Papua New Guinea 2018
Papua New Guinea. Human Rights Watch reported in a January report that violence against women in Papua New Guinea has created a crisis. According to Countryaah.com, Port Moresby is the capital city of Papua New Guinea, a country located in Melanesia. The government was accused of neglecting the victims’ need for security and justice. More than two-thirds of women in Papua New Guinea have experienced domestic violence, and in some parts of the country, 80% of men have been violent to their partners.
A volcanic eruption occurred on the island of Kadovar off the north coast in January. Thousands of people were evacuated from it and neighboring islands, and the government planned to settle Kadovar residents on the mainland for a long time. Later, an outbreak occurred on the island of Manam, where a few thousand people were forced to flee their homes.
- According to Abbreviationfinder: PNG is an three letter acronym for Papua New Guinea.
In February, an earthquake of magnitude 7.5 occurred in the country’s southwest. The devastation was enormous with at least 145 dead, thousands of damaged and destroyed cities, villages, roads and telephone connections. Huge landslides followed the quake in the mountainous area, and the epicenter was so inaccessible and the road network so devastated that it took weeks before the rescue team reached some affected villages. A woman testified about seeing her husband and her seven children swept away in a landslide. The area was described as a war zone, and close to 300,000 people were in need of assistance. The government issued disaster permits.
The area was previously affected by clan battles and many people were already living in refugee camps. Long waiting for help led to new violence with deaths, looting and thefts. The government sent heavily armed police to the area. Extensive production of gas and oil is ongoing in the region and was stopped for safety reasons. Several strong aftershocks hit the area.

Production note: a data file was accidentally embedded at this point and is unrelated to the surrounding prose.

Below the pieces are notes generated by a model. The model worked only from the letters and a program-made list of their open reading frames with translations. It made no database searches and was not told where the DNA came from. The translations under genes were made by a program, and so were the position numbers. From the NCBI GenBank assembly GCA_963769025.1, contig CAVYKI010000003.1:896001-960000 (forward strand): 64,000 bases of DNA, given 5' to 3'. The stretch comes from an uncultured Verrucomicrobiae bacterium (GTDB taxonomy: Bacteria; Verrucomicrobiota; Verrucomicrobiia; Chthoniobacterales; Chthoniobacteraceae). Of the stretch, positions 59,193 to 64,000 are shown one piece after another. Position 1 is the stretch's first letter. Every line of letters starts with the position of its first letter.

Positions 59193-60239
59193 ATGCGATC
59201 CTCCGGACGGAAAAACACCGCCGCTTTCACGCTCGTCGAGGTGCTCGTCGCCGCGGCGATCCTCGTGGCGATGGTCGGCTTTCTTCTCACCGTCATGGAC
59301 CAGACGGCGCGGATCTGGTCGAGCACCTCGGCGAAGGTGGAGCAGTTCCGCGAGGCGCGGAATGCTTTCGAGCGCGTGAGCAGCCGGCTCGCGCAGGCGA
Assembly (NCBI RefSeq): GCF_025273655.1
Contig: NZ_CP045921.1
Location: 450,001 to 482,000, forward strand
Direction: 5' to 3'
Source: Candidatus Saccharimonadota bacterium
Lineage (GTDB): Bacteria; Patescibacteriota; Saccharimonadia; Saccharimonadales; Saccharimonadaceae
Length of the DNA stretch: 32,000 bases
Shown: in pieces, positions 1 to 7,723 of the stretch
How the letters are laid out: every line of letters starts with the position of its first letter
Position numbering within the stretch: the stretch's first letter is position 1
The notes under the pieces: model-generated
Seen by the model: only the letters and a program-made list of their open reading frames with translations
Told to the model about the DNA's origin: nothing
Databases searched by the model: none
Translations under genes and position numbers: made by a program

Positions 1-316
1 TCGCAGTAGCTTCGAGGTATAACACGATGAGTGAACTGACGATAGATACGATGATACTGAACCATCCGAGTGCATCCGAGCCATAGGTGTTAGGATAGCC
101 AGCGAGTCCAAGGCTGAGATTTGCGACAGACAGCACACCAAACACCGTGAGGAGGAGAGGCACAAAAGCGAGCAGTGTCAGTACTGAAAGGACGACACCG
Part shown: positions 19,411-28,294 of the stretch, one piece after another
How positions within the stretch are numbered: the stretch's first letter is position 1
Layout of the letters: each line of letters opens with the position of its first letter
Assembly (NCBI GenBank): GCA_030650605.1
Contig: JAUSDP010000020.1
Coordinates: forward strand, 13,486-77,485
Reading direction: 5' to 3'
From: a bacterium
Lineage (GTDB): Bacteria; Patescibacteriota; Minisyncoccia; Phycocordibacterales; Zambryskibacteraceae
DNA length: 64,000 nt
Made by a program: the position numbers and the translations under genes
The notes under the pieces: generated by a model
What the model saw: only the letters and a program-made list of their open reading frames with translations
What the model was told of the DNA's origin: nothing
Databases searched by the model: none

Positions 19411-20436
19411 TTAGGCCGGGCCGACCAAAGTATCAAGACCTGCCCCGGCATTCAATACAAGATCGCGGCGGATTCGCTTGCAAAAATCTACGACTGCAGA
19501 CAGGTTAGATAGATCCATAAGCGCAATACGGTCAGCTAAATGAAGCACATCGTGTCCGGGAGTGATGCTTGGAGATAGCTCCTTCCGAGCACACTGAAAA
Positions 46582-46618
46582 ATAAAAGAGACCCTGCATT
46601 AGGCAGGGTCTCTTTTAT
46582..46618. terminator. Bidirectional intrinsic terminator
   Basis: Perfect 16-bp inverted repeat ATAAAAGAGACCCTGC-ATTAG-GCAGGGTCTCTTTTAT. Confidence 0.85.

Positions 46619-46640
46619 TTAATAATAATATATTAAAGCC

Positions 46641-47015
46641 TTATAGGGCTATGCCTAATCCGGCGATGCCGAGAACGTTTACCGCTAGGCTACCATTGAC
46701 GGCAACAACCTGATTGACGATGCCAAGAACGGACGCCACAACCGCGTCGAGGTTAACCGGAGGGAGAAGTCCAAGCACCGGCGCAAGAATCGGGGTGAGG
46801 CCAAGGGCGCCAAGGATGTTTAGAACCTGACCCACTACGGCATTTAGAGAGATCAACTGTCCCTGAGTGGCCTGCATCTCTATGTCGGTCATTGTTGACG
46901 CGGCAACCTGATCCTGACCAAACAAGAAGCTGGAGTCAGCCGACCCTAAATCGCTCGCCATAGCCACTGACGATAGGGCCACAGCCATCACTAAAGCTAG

In June, in the town of Mendi in the highlands, protesters set fire to a passenger plane leaving the airport. Passengers and crew escaped but the plane was destroyed. Protesters ran amok when a court announced that their candidate lost a disputed governor’s election. The court and the governor’s residence were also burnt down and the death victims were demanded. Prime Minister Peter O’Neill, who is from the area, announced a state of emergency, dissolved the provincial government and sent out military.
Papua New Guinea received increasing aid and investment from China, which led to concerns in Australia about China’s growing influence in the region. Australia therefore pledged to fund an Internet submarine cable to Papua New Guinea. The settlement stopped a Chinese plan for the cable project.
In October, a boy died in polio, 18 years after the disease was assumed to be eradicated in the country. Several cases were reported, and mass vaccination was carried out.
In November, Papua New Guinea hosted the Asia Pacific Economic Cooperations (APEC) Summit with the world’s most powerful leaders. Prior to the meeting, Australia sent about 1,500 military personnel with naval vessels and fighter planes to the capital Port Moresby to ensure security. It was also announced that Papua New Guinea and Australia will build a joint naval base on the island of Manus with a strategic location towards the Pacific Ocean.